3. Henry Ford

Henry Ford revolutionized the production of cars.

But first, he alienated his investors by taking too long, and subsequently lost funding twice.After the second mishap, Ford’s reputation in the auto industry was abysmal. Most people aren’t willing to give out a third chance.

Mr. Ford was persistent.

He eventually found backing from a foreign investor who wasn’t afraid of a little risk.

You know the saying: Third time’s the charm!


Thomas Edison, John Burroughs, and Henry Ford


4. Thomas Edison

This guy takes the cake when it comes to appreciating failures.

Rather than use such a harsh word, he considered each “failure” an iteration.

He’s famous for inventing the lightbulb, on the 10,000th try — something he readily acknowledged.

“When I have eliminated the ways that will not work, I will find the way that will work,” Edison explained.

Nothing wrong with a little trial and error.

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5. Ariana Huffington

Maybe you’ve heard of the Huffington Post?

Before founding the infamous site, Ms. Huffington published 2 books.

36 publishers told this woman “no,” before she finally found a publisher.

This was probably good preparation, since the Huffington Post also received bad reviews initially.

How would your life be different if you stopped listening to the “no’s?”

6. Colonel Sanders

Although the validity of this story isn’t certain, it still contains a valuable lesson.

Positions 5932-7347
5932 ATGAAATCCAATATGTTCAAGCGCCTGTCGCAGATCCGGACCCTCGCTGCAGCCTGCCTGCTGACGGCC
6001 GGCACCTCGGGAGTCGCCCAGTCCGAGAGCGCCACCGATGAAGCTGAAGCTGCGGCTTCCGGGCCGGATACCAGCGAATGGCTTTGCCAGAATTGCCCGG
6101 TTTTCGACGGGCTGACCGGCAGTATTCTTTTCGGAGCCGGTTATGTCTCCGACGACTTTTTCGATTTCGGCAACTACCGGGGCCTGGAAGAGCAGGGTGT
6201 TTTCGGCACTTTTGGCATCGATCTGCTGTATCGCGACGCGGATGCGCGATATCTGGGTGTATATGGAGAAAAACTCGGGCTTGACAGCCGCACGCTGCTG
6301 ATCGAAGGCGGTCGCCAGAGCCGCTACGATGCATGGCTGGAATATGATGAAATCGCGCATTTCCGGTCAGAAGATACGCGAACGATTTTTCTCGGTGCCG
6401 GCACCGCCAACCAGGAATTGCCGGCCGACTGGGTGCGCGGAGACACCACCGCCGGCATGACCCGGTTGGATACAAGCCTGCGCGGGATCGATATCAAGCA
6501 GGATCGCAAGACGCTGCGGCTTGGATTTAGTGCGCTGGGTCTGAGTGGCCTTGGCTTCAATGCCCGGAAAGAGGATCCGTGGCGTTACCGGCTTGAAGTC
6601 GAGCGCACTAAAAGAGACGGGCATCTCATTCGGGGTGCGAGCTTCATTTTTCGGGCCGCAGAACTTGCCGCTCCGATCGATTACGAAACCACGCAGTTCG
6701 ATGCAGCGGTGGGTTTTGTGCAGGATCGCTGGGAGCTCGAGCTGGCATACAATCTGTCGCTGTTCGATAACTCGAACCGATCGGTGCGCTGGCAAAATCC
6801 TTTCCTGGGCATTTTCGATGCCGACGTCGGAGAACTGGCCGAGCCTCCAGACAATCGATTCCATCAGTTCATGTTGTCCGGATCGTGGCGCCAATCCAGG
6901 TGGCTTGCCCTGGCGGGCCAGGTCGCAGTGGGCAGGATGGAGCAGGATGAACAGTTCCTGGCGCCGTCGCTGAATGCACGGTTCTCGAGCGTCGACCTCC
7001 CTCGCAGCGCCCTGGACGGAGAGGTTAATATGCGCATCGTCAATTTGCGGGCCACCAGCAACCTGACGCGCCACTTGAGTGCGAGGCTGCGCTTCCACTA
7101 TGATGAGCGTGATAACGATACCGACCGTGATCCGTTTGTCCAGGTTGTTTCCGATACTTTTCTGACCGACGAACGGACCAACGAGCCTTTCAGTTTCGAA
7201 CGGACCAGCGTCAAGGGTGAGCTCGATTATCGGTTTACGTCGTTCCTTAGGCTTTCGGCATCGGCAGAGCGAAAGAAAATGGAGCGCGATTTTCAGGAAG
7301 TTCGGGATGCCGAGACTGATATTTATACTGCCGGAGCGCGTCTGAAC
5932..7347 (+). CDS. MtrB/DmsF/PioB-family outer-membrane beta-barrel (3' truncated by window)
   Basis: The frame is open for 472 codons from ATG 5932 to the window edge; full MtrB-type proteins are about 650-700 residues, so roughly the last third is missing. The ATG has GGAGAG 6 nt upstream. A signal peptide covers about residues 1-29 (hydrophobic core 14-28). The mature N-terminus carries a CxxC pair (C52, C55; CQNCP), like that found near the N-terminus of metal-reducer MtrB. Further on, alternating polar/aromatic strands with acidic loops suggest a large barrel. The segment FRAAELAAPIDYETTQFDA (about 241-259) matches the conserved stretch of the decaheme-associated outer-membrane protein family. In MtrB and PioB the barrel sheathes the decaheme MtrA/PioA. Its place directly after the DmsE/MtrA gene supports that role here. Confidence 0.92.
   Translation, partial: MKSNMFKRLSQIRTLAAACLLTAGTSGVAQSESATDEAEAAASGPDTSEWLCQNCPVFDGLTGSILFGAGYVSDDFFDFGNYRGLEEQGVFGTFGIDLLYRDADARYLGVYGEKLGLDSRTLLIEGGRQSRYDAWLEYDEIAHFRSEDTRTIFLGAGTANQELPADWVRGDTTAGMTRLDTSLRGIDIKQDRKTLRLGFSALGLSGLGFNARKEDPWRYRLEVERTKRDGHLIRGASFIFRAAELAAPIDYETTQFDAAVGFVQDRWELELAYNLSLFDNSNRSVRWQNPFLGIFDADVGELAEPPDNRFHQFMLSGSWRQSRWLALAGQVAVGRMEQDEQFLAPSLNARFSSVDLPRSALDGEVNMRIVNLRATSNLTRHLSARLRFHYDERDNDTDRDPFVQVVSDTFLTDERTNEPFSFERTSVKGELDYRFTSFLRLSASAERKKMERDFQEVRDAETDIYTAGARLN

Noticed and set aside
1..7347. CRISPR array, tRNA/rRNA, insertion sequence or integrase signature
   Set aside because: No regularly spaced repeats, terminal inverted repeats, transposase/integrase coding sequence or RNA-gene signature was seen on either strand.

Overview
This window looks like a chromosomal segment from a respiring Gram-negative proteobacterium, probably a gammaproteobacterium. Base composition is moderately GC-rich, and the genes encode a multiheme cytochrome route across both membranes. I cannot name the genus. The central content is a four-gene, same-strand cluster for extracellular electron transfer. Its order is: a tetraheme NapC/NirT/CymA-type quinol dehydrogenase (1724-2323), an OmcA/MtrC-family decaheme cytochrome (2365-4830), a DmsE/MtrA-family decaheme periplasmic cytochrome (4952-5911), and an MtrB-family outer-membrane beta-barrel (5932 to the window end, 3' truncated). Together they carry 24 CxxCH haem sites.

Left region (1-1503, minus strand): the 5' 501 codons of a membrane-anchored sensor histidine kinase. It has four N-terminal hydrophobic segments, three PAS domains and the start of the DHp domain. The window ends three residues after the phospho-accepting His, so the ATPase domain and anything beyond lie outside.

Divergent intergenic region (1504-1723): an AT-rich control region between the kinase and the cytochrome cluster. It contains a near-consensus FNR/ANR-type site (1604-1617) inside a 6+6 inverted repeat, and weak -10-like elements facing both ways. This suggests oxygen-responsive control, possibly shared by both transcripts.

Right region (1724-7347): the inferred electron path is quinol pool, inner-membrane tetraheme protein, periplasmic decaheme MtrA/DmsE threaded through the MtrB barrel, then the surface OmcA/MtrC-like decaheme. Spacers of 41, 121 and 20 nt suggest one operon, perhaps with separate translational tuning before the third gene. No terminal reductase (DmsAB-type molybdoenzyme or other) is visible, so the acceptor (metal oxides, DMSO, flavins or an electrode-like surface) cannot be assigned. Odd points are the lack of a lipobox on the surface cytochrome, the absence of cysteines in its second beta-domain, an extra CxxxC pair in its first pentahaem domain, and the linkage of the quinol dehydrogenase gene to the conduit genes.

The founder the famous fried chicken food chain, KFC (Kentucky Fried Chicken), didn’t get started until his late 60s.

Before that he served in the Army, worked on a railroad, spent a few years with an oil company, and had two wives (one at a time, of course).


 Photo Credit: Wikipedia


Although many people think 60+ is “too late,” the Colonel figured, “better late than never!”

7. JK Rowling

In 1992, JK Rowling was jobless, penniless, and divorced with a baby. She had three chapters of Harry Potter in her suitcase as she fled to her sister’s house.

Despite (understandable) depression, she kept writing until she had a book.

12 prominent publishers rejected Harry Potter, before Rowling tried a small publishing house named “Bloomsbury.”

They agreed to print 1,000 copies (500 to be placed in libraries).

And the rest, they say, is history!

8. Walt Disney

Can you imagine someone with the audacity to call this man “unimaginative?”

(Me either.)

Before creating the empire we all know and love, Mr. Disney was fired from a newspaper for his lack of creativity.